I worry for my water pipes, though i probably shouldn't. Don't we have temperatures this low almost every winter? "but do we have them suddenly and for 36 hours at a time, in the middle of two weeks of highs in the 40s?" a small voice in my head frets, "and haven't the winters been mild since the siding fiasco?" Burst water pipes might be the last straw for my fragile hold on give-a-shitness. These days i function simply because the cats need feeding, and i can't just leave the house and cats to someone because the house isn't paid off. I have built-in space heaters in both bathrooms. They're nearly as old as this house and they demand a lot of electricity, so i rarely use them. Usually the wood stove is my only heat source, but last month i bought a small EdenPure. It's wonderful, and it's going in the kitchen tonight. I can't do anything about the pipes under the floors but keep the water trickling at all faucets. I do hope they don't burst. As long as the power doesn't go out it should be okay.
01 August 2013
I'm having a hard time responding to "how are you?" or "how're you doing?" these days.
My husband died. That's always at the forefront of my awareness. But I'm having better days lately. Yesterday I cleaned the oven. Also took some stuff to our local charity organization for their shop and donation activity, had a conversation with a friend, and filled the bird feeders.
I'm making an effort to drink more water and less alcohol, eat more protein and less carbs, spend more time doing than sitting, and more of the sitting time away from the computer. There are still many areas I can make improvement in, but one thing at a time is movement in the right direction.
In cat news, I am currently feeding 14 (and the dog). One, a tabby with lighter-colored chin, has never been indoors yet, though it has sniffed my hand.
A 2nd, tabby with adorable white markings, under 6 months old I'm sure, prefers living inside the house and rarely ventures past the porches, but won't let me touch it. Both of these cats have been hanging around for 6 weeks or more.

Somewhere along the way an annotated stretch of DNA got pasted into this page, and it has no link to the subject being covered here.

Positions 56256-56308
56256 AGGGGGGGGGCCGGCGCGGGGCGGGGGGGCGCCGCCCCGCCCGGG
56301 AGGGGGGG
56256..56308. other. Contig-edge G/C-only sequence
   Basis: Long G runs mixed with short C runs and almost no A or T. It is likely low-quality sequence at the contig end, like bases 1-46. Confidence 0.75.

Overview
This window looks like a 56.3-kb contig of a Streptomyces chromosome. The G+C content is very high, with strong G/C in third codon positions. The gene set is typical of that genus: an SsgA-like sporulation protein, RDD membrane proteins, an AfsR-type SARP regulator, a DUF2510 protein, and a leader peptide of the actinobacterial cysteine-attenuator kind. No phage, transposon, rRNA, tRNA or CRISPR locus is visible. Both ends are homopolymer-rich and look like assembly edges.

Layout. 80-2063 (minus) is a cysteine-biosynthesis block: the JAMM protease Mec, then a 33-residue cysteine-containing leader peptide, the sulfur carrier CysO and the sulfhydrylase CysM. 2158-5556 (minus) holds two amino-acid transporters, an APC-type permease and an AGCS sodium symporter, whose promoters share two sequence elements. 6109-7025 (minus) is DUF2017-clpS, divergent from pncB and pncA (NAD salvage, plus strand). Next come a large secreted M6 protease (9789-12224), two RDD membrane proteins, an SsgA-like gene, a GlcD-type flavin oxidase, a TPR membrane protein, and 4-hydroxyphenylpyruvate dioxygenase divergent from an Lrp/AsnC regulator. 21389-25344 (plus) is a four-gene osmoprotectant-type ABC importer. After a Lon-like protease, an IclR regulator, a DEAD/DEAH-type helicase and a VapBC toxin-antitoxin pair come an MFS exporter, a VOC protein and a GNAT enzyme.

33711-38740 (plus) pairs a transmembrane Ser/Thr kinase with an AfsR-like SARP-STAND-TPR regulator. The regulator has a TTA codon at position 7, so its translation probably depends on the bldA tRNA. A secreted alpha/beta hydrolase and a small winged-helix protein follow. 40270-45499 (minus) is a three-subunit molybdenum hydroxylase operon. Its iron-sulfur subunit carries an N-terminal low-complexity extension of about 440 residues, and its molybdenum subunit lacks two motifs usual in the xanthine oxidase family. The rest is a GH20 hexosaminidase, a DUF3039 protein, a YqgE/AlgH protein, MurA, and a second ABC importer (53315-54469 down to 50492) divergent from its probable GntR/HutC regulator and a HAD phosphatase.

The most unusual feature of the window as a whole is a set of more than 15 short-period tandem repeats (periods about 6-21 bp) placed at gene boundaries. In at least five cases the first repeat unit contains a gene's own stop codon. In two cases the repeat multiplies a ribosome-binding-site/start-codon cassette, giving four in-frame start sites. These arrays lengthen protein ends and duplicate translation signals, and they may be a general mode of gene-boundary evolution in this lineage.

The other cats are Shorty, Sapphire, Nameless, Booger, Klutz, Roadie, Red, Barney, Growler, Sugar'n'Spike, and Tuffie Tuftkins, who came to us from the neighborhood, a female kitten of about 4-5 months old when she came here February 14th, 2013.
I'm not ready to write about th'Mr yet, except to say he died of pneumonia, which was the result of the inactivity caused by the brain damage (he thought he was being active. In his dreams he was active, doing all the physical therapy he was supposed to, and he couldn't tell the dreams from reality), the brain damage that he sustained from the radiation to treat the bits of his tumor they couldn't cut out --radiation is some wicked powerful stuff. It made his brain look like he'd had strokes on both sides-- the brain tumor that had metastasized 18 months after his lung cancer tumor was successfully removed.
Apparently there were some little cancer cells floating around in his bloodstream, just waiting for a place to anchor. That's called blood-borne metastasis, which is better than the kind of metastasis that gets in your lymph nodes and kills you within 6 months, usually. Instead, 18 months after the upper lobe of th'Mr's right lung was removed, his brain's frontal lobe grew another tumor. And he lived another 33 months after that, so 51 months instead of 6 from finding the original cancer. I guess I should be grateful for that extra 4 years, and I am, but all the same it was a heartbreaking road to travel.
The first 8 months after his brain surgery he was home. And the last 9 months. Now he's been dead 3 months, 2 weeks, and one day.